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Energy used in homes and buildings contribute to around 45% of greenhouse gases, with 18% from non-domestic buildings like offices, shops, schools and hospitals. Effects on the environment are not just limited to greenhouse gas emissions, they are also responsible for 12% of water usage, 65% of waste production, and 71% of electricity usage.
Most countries understand the importance of reducing the impact of climate change and the urgent need for governments, organisations and individuals to take responsibility for their carbon footprint. The Kyoto Protocol, the international agreement linked to the United Nations Framework Convention on Climate Change, sets binding targets for 37 industrialised countries and the European community for reducing greenhouse gas emissions. This amounts to an average of 5% against 1990 levels between 2008-2012. We wait to hear what new climate change rulings will be introduced when the Kyoto Protocol draws to a close in December 2012.
The planned design of energy efficient buildings will make an important contribution to the de-carbonisation of our built environment and the return to 1990 levels.
Building legislation, together with updated building regulations and local planning requirements are a key driver for the development of green facilities. Another is the desire to achieve recognised environmental building ratings through schemes such as BREEAM and CEEQUAL, (the civil engineering equivalent which originated in the UK), the American LEED, and Australia’s Green Star. These rating schemes are being adopted internationally and adapted to suit local requirements, or used as a basis for countries to create their own green credentials.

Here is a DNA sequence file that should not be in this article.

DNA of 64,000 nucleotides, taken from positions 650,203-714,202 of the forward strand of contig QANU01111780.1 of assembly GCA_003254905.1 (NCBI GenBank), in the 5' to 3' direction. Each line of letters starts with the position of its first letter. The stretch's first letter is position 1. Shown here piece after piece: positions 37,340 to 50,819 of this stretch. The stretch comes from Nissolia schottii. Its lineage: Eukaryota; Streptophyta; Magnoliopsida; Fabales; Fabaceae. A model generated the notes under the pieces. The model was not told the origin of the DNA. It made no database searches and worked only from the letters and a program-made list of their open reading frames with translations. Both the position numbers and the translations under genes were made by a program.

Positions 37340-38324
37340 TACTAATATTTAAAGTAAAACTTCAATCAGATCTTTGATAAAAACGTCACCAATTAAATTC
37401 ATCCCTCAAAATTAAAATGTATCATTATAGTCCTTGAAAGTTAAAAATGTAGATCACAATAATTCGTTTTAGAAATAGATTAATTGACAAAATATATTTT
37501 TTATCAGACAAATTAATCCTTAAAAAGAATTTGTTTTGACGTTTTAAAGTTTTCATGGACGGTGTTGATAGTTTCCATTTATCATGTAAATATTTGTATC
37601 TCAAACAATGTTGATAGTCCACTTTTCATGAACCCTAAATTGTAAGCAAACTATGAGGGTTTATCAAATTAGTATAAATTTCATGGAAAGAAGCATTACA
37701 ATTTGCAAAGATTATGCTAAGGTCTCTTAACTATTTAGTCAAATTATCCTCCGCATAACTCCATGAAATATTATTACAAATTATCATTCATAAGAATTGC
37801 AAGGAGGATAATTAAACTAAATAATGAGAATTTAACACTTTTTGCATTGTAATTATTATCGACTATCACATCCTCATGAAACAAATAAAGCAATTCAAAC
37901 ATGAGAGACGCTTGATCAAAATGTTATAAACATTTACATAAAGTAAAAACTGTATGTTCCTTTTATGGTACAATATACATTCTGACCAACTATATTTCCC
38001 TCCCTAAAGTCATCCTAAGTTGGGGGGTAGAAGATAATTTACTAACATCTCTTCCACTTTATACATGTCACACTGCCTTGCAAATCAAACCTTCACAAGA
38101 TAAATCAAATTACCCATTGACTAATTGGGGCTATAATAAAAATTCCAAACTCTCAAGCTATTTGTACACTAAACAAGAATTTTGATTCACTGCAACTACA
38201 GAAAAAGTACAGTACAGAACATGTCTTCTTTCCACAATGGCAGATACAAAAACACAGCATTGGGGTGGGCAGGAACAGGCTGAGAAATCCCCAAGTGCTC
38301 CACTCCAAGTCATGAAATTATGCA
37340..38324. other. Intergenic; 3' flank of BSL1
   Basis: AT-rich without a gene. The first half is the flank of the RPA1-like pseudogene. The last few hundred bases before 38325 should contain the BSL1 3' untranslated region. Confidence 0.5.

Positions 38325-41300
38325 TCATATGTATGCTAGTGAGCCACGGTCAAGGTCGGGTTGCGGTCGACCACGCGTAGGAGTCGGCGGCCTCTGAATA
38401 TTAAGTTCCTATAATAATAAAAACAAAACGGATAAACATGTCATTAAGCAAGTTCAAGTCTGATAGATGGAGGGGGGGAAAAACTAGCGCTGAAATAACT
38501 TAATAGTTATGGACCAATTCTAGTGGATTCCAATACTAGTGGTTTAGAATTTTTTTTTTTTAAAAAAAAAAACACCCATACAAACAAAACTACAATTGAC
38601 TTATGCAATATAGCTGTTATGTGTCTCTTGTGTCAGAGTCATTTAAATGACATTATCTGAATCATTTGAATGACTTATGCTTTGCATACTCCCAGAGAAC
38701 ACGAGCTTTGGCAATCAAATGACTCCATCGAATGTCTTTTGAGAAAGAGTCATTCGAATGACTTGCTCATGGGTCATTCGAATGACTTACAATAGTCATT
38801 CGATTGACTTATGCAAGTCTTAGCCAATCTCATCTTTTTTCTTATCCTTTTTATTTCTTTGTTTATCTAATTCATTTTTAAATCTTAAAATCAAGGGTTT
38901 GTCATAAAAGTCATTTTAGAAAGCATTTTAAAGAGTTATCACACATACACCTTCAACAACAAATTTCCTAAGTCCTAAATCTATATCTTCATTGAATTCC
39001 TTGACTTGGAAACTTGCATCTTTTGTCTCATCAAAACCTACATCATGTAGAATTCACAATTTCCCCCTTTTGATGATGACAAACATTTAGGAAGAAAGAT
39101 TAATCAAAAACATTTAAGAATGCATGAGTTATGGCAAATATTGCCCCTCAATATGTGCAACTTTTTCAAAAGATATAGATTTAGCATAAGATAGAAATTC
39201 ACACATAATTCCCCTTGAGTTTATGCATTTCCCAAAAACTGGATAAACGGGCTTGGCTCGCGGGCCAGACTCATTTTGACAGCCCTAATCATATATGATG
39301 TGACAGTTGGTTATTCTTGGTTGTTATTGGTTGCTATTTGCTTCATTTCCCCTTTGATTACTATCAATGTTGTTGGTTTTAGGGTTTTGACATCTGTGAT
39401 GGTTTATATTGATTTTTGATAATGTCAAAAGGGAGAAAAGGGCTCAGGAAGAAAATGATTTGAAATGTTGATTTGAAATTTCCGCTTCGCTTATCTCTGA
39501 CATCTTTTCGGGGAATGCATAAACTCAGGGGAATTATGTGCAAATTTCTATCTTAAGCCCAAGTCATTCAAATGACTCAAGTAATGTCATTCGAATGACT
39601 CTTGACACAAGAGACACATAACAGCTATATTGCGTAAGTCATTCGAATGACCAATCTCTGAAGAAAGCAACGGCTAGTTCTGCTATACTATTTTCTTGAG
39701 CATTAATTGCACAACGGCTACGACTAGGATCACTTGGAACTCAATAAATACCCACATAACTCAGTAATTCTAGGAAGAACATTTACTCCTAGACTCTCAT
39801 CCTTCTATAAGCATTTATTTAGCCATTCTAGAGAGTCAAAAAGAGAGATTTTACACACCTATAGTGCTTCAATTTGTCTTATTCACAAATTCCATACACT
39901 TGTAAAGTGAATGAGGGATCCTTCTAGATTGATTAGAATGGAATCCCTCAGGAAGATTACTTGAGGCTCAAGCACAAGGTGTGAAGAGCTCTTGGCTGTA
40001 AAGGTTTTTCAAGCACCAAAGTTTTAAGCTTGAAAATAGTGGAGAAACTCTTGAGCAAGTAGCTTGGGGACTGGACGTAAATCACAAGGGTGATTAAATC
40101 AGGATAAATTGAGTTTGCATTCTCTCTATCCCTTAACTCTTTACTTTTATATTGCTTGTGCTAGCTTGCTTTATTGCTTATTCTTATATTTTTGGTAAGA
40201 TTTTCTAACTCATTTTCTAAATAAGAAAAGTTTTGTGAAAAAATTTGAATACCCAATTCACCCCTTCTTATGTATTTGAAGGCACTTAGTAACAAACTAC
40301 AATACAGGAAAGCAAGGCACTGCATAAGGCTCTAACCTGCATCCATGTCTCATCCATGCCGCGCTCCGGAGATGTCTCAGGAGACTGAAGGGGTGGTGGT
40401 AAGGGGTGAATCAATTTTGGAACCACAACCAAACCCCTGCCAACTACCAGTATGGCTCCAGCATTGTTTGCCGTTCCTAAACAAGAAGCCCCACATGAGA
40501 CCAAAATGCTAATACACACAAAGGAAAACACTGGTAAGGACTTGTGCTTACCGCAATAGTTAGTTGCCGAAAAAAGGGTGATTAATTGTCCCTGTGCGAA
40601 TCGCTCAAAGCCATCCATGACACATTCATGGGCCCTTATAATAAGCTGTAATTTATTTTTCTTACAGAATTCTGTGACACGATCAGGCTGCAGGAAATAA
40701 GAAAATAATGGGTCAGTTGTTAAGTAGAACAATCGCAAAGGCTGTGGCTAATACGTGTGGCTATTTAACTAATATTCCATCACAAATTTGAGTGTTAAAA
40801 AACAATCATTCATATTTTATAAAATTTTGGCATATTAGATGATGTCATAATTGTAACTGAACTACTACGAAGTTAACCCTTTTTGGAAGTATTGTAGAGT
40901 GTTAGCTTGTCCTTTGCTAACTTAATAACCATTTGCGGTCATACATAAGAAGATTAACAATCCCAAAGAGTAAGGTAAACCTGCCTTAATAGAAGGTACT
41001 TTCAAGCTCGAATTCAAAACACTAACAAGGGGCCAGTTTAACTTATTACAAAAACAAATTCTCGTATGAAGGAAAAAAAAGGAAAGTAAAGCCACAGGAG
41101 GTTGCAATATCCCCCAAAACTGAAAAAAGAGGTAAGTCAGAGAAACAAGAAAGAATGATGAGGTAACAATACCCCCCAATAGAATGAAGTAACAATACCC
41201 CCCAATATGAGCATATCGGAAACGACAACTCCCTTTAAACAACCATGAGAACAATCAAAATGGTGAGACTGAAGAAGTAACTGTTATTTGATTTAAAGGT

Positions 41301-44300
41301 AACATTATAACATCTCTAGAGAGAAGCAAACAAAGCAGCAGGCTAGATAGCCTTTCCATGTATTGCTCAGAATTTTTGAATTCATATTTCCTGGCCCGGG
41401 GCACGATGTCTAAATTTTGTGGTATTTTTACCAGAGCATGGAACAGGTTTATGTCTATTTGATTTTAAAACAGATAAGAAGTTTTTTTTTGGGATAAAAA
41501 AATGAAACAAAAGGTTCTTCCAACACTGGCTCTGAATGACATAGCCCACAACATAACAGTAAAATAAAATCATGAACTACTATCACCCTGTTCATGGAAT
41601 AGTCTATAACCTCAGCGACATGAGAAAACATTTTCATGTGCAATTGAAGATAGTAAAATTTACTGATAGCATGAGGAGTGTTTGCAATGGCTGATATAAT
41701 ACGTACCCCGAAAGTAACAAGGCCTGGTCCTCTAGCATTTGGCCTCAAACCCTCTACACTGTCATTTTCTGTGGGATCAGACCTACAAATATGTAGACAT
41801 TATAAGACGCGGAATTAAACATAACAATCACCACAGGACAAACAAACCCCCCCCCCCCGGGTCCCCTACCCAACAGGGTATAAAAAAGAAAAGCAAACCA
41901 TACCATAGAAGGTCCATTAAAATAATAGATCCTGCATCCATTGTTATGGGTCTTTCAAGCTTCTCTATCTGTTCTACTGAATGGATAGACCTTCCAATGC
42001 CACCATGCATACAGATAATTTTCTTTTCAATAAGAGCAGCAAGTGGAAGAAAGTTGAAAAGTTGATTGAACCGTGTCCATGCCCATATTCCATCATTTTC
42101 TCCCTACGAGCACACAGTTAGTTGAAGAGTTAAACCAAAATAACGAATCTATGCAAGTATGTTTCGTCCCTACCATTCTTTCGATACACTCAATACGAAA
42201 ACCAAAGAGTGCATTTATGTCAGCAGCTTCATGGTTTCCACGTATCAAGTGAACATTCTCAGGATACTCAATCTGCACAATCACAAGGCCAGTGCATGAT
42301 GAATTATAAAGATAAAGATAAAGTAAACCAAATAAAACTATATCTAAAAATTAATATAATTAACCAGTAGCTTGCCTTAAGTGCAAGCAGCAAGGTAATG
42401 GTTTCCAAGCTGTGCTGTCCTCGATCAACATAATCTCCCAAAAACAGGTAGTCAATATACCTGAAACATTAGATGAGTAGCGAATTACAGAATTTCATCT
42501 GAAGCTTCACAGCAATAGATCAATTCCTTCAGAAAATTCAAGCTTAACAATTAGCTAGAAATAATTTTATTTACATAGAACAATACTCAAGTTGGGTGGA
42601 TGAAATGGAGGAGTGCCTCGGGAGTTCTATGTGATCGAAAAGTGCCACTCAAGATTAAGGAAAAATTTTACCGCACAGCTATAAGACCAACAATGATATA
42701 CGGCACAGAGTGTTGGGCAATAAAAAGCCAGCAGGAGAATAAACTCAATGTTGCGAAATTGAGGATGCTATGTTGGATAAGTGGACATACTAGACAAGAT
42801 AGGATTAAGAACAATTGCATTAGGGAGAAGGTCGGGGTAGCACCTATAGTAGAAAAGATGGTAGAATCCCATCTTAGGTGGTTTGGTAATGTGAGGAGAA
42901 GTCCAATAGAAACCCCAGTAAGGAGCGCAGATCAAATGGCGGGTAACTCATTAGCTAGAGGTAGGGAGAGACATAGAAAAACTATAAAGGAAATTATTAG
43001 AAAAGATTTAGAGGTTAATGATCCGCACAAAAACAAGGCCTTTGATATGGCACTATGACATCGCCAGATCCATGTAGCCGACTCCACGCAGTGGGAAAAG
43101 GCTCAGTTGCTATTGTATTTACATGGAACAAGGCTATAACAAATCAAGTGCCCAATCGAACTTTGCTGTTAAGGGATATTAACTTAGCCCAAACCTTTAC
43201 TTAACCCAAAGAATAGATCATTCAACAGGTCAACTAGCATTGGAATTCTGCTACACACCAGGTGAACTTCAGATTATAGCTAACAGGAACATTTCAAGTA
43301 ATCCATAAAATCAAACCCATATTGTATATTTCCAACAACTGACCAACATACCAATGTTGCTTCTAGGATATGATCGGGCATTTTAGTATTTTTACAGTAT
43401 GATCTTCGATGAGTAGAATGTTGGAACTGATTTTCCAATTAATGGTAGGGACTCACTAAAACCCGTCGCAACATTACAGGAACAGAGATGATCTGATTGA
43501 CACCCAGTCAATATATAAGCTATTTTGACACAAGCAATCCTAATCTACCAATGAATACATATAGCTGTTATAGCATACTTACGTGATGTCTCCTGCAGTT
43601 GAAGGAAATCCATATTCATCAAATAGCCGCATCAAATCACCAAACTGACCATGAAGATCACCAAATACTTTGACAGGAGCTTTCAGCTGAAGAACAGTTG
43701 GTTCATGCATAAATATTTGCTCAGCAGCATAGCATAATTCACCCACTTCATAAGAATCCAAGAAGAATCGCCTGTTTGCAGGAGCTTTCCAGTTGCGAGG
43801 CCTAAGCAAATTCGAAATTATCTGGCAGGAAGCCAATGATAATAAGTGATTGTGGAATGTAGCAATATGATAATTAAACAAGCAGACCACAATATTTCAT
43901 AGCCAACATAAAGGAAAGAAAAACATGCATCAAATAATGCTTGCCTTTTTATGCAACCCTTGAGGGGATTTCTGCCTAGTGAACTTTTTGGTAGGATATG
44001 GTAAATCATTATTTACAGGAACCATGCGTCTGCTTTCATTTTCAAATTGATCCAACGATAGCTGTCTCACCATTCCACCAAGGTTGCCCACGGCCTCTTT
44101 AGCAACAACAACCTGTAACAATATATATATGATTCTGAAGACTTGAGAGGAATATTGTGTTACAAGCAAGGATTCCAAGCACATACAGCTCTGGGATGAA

BREEAM and CEEQUAL credentials feature highly in the transformation of one of the UK’s major northern cities. The landmark development in an area north of Manchester, will feature a number of environmental and social innovations, and sustainable power generated through a smart grid. The detailed design focuses on sustainability and environmental excellence, using locally sourced materials and native plant species. Rain water will be collected and used for irrigation, with excess water stored in an underground tank to reduce the surface water discharge rate. LED lighting will reduce maintenance and energy costs.
The Co-operative Group (a major UK retailer), is building its Head Office in the area. The building design has already received an ‘Outstanding’ BREEAM rating, and Royal H askoning and architects Mecanoo, are targeted to achieve a matching ‘Excellent’ CEEQUAL rating for the public realm.
In Dubai, all new buildings require a green building review based on LEED, the internationally recognised green building certification system developed in the US . Here Royal Haskoning is registered as a Green Building Consultant, working with world leading cosmetic and beauty group, L’Oreal, which is investing $50 million to build the world’s largest LEED accredited factory in Indonesia.
With climate change at the top of the world’s economic, social and political agenda, self sufficient, sustainable eco friendly buildings are no longer just the preserve of environmentally conscious ‘green developers’, but have become mainstream green facilities that bring real reputational and environmental benefits. Award certifications from internationally recognised schemes, and the ability to claim a carbon neutral building, have real currency in today’s world.